Ethereal a figure went-
A silhouette, a dimly shade,
That moved towards him with clear intent.
Though fear in others would have weighed,
He fearless went from where he stayed
To meet that spectral figure dim
That bold approached him unafraid.
That ghostly apparition slim
Through pale-blue moonlight seem’d to swim,
Approaching now with sure design-
Intent specifically on him!
But then, behold! - a sight divine
For what those shadows did confine
Was this: his lovely lady’s sight-
Most beautiful, and yes, sublime.
The two embraced that starry night
Beneath that silver moon so bright
(In silence and in full content)
As stars gazed on them from their height.
Of the Poem (Parameters):
Stanza: Quatrain, Rubaiyat
Rhyme Scheme: aaba bbcb ccdc dded eeae
The structure of the poem is modeled off of what I consider to be one of the most gorgeous stanza types to work with, the Rubaiyat.
The Rubaiyat’s rhyme pattern is aaba which- despite the ‘off rhythm’ of the third line- produces and incredible rate of poetic flow. Where two or more stanzas are involved, that rate flow is punctuated, and is awesome.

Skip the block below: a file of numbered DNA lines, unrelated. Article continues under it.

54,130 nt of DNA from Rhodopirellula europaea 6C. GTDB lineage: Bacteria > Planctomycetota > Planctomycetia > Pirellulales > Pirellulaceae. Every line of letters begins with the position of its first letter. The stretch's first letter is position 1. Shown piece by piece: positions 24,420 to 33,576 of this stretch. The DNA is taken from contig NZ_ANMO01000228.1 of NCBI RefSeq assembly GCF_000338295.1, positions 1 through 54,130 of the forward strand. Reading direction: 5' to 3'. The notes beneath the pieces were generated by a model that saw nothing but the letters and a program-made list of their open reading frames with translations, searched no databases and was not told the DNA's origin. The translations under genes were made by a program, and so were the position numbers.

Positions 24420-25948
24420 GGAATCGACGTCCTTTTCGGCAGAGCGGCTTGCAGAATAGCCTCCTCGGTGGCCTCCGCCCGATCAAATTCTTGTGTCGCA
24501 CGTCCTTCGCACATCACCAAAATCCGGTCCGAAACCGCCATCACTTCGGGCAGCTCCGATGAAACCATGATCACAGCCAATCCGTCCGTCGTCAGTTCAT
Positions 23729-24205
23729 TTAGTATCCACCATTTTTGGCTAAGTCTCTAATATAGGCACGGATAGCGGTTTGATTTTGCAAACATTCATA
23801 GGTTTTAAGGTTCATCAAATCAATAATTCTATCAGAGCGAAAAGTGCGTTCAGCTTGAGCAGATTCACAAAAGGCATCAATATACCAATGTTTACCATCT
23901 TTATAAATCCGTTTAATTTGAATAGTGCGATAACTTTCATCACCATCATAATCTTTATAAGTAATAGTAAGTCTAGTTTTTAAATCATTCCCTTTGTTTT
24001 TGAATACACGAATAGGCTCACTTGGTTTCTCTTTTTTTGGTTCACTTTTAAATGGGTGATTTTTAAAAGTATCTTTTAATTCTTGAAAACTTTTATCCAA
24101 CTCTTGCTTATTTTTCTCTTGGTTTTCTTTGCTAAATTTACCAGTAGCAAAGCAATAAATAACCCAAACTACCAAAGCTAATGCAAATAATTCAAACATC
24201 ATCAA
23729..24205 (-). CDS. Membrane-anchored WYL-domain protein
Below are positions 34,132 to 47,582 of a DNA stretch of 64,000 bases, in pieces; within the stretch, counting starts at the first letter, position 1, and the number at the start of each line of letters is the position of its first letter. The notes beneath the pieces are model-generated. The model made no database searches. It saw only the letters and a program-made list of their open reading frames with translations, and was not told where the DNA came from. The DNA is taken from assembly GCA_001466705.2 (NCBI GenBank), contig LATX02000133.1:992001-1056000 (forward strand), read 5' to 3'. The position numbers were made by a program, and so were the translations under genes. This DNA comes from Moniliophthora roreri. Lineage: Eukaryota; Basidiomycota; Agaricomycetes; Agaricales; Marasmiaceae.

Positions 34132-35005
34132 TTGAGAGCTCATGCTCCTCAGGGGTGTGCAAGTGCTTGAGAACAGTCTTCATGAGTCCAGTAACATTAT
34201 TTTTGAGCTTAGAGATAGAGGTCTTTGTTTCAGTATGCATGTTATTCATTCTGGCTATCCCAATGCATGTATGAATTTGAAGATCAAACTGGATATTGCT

Wherever there are two or more of these stanzas the rhyme pattern is usually interlocking, so that the ‘b’ of the first stanza (aaba) constitutes the primary rhyme pattern of the second stanza … aaba bbcb, and so on.
You’ll also notice that in this poem the rhyme pattern returns to the initial primary rhythm of the first stanza (aaba bbcb ccdc dded eeae), this was intentional and served as a sort of internal self-closure of the poem- even apart from the storyline itself.
I first came to know this stanza type by reading a Robert Frost poem called, Stopping by Woods on a Snowy Evening. It was a gorgeous, gorgeous poem, and I was compelled to try the style out.
Since my introduction to this form I’ve done a few poems that mimic it, and am working on another one right now.
Now, if you’ve come across this site and have written a poem based on the Rubaiyat structure, please … let me read it: post it in a comments area of mine or, better yet, click on my picture above and friend me on Facebook so that we might correspond over it. I’d be delighted! Meanwhile, let me know what you think of this particular poem above, Beneath a Starry Night.